Trends in Trace Element Concentrations in Holocene Bottom Sediments of a Lake Wielki Staw in the Karkonosze Mountains
Cezary Kabała, Oskar Bojko
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Institute of Soil Science and Environmental Protection, Wrocław University of Life and Environmental Sciences,
Grunwaldzka 53, Wrocław, Poland
Pol. J. Environ. Stud. 2014;23(2):357–362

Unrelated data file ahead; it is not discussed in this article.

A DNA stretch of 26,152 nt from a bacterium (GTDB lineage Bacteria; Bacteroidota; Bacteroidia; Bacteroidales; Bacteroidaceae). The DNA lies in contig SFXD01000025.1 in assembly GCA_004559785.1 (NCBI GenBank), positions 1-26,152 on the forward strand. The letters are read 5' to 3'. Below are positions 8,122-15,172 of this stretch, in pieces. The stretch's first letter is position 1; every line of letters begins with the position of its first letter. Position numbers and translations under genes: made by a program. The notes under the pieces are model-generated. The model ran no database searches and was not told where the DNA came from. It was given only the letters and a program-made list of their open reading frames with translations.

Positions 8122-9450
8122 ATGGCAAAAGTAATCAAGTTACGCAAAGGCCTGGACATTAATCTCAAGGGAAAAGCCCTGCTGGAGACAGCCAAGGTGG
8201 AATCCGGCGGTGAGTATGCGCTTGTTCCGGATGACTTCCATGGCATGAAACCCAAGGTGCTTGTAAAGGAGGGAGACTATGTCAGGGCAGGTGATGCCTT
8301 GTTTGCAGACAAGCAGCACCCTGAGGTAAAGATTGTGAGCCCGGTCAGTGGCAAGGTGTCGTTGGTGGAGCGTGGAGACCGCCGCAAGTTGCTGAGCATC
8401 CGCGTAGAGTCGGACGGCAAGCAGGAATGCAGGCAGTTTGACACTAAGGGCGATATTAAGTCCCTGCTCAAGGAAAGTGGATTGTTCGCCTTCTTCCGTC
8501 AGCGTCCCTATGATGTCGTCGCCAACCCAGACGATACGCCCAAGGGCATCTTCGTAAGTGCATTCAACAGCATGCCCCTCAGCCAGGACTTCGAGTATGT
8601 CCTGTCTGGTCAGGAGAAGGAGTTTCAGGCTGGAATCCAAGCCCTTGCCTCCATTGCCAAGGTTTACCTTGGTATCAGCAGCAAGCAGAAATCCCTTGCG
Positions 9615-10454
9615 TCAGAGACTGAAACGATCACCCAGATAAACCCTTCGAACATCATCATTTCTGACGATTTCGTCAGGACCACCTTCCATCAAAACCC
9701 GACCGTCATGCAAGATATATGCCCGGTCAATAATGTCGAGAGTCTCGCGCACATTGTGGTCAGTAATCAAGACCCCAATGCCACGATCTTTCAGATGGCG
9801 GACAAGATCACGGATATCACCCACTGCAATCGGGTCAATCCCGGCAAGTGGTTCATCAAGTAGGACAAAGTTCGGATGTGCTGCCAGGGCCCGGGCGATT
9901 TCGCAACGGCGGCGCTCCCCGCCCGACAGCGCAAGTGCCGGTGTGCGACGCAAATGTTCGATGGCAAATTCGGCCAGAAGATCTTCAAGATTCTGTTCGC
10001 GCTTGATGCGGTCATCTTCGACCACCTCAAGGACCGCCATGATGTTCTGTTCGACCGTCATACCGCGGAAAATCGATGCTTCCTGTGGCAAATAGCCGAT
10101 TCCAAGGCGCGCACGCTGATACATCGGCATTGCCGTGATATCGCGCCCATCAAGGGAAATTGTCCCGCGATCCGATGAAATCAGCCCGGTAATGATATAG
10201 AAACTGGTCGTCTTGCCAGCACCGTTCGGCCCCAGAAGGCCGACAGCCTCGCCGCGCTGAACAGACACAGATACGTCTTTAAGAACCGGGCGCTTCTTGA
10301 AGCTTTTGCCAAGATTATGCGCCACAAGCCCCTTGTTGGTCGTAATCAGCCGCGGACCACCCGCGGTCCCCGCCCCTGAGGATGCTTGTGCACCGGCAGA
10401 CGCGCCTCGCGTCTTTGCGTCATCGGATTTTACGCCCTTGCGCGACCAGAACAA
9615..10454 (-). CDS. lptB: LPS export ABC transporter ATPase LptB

Lake sediments and peat bogs are “natural archives” of long-term changes in the quality of the natural environment at local and regional scales. However, due to technical difficulties the sediments of mountain lakes are rarely subject of geochemical analyses. Also, the sediments of Wielki Staw (1,225 m a.s.l.), the largest lake in the Karkonosze and entire Sudeten Mountains, have never been analyzed for trace elements. The aim of this study was to determine total content of Pb, Cu, Zn, Cd, Ni, Cr, Mn, and their vertical variations on the background of basic physical and chemical properties of sediments of Wielki Staw. The 11 mthick sediment profile, representing the entire Holocene period, was analyzed after being divided into 55 sections, each 20 cm thick. Bottom sediments are characterized by variable particle-size distribution (prevailing loamy textures), strongly acidic pH, and high content of organic matter and Fe (2,730-10,100 mg·kg-1), but low Ca (70-688 mg·kg-1) and Mg (567-2,450 mg·kg-1). Mean concentrations of trace elements are lower than in the sediments of Polish lowland lakes and close to the contents in mountain peatbogs and soils, and are generally correlated with the organic matter and fine earths. Pb, Mn, Zn, and Cu concentrations (4.65-81.8, 85.4-346, 11.9-50.3, and 3.05-19.5 mg·kg-1, respectively) are generally higher in the oldest (pre- and boreal) sediments and lower in younger sediments (postatlantic). Cr, Ni, and Cd (0.55-10.7, 1.40-7.35, and 0.25-1.15 mg·kg-1, respectively) contents do not express any trend throughout the profile. Increases of Cu, Zn, and especially Pb concentrations in the uppermost layer of sediments (down to 1.2-1.5 m) is not justified by the change of the physicochemical properties of sediments and may only be explained with atmosphere anthropogenic contamination in the Sudeten Mountains that began at the end of the first millennium AD and accelerated during the last three-four centuries.